Anybody wanting to spy on the Palins, McGinniss said, would be better off in a boat.
"That's the funny thing," he said. "They live in a place where anybody who wants to look onto their property, all they have to do is get a boat and park 10 yards off shore and they can sit there all day and look at the Palin's yard, if that's what they want to do. But I don't know who would want to do that."
Throughout the summer, McGinniss said, he kept a chain across his driveway to keep tourists out.
"They want to take pictures of 'The Fence' or they want to try to come onto my land and climb up on a ladder and take a picture over the fence of Palin's. I'd say, you can't do that."
Two days before his departure, he did not want to be photographed with the fence, lest he unnecessarily antagonize his neighbors after a peaceful summer.
McGinniss would not reveal what his book will say about the former governor. But he did get a taste of the support Palin has inspired.
"It's just a peculiar thing, but she does, as I found out in May, she presses a button and what comes back is hate," he said. "The people who respond when she complains about something are just so filled with hate. I got some of the ugliest, most vile e-mails directed at me, my grandchildren, my children, my wife — just ugly, ugly stuff."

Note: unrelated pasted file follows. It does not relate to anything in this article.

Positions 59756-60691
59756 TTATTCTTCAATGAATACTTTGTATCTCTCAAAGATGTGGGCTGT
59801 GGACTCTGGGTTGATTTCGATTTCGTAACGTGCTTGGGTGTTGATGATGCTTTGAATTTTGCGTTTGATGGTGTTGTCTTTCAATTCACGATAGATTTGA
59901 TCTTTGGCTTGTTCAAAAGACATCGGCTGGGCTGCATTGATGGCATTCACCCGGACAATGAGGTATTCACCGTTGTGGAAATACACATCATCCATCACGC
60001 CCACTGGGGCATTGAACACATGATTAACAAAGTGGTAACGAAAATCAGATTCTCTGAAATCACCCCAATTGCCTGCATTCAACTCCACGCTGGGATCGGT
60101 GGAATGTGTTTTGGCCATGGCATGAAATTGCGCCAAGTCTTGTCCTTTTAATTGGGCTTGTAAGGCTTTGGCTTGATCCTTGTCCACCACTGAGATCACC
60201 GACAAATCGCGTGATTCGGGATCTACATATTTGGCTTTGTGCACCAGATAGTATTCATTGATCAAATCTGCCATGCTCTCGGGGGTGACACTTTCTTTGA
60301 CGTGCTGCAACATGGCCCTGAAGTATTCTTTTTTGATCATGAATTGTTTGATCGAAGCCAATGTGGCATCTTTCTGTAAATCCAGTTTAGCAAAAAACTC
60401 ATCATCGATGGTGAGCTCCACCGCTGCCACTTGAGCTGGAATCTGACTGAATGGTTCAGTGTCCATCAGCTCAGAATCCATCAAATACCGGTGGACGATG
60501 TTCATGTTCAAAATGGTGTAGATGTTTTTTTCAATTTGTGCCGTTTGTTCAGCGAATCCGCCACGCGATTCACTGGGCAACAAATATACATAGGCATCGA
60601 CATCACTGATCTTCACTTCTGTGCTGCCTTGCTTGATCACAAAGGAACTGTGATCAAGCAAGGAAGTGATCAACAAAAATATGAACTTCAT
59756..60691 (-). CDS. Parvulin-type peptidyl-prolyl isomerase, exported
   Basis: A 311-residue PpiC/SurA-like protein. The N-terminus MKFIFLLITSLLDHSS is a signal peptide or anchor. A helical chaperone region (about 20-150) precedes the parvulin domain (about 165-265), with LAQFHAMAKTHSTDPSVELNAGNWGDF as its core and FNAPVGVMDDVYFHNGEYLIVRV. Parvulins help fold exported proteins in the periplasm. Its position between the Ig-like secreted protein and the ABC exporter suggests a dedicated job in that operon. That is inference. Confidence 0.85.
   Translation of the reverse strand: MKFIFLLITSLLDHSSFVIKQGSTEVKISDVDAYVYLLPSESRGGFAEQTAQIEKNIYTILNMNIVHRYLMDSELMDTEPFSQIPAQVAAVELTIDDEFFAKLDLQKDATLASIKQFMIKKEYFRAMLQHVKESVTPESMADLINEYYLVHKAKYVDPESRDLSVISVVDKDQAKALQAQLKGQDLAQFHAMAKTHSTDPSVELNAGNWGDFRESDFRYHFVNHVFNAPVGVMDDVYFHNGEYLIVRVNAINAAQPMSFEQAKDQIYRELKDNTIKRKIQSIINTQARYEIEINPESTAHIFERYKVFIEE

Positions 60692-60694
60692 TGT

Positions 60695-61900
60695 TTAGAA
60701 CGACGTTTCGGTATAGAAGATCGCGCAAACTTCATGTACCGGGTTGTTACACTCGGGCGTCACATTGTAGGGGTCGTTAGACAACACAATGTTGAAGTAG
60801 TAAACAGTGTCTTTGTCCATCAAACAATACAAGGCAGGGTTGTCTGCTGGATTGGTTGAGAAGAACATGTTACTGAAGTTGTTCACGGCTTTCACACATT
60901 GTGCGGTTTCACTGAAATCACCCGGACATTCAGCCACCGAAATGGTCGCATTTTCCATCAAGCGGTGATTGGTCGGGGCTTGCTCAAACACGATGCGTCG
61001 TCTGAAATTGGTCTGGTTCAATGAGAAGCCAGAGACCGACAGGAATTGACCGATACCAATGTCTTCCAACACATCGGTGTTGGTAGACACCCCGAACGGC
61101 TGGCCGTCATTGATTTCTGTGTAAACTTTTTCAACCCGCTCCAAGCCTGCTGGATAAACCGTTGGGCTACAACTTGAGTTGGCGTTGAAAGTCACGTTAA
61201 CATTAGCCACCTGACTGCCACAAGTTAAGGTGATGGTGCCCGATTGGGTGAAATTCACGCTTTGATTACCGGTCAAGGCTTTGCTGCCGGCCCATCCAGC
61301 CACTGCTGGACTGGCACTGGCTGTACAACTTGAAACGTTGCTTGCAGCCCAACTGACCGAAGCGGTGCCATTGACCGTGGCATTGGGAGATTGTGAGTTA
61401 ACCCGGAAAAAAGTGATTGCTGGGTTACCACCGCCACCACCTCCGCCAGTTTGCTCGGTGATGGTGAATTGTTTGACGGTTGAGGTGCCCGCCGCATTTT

As for his interviews, most people he approached in Palin's hometown were willing to speak, but he said there was what he calls an "undercurrent of fear."
"People — I don't know if they're afraid of shadows or whether there's something real there — she's no longer in a position of governmental influence but there are people up there who are scared to death to talk because if Sarah ever found out they talked, oh, something terrible would happen to them," he said.
Once he settled in, McGinniss said, he didn't have a single unpleasant encounter with anybody in Wasilla. Some people objected to the welcome he had received.
"They started bringing me blueberry pie. I had many offers of handguns to borrow. I turned them all down. But for about two weeks there, I couldn't say hello to somebody without, they said, 'I've got a couple of guns for you in my truck.'"
He found people willing to talk, as he had in 1975.
"It was the greatest place because there were no closed doors. There was nobody who said, 'I don't want to talk to you. And that's pretty much the way it is today with the single exception of that least Alaskan of all Alaskans, Sarah Palin.'"
He is sure she will run for president.
"Everything she's doing is geared to that," he said. "And, she wants to be president. And God wants her to be president, so how can she say no?"
He's glad Palin is around, because it enabled him to return to a place he loves after nearly three decades.
"The only way back was Sarah Palin," McGinniss said. "That's my interest in her. If she was the governor of Nebraska, I wouldn't be writing about her, because I wanted a reason to come back to Alaska, and she was my key to the door."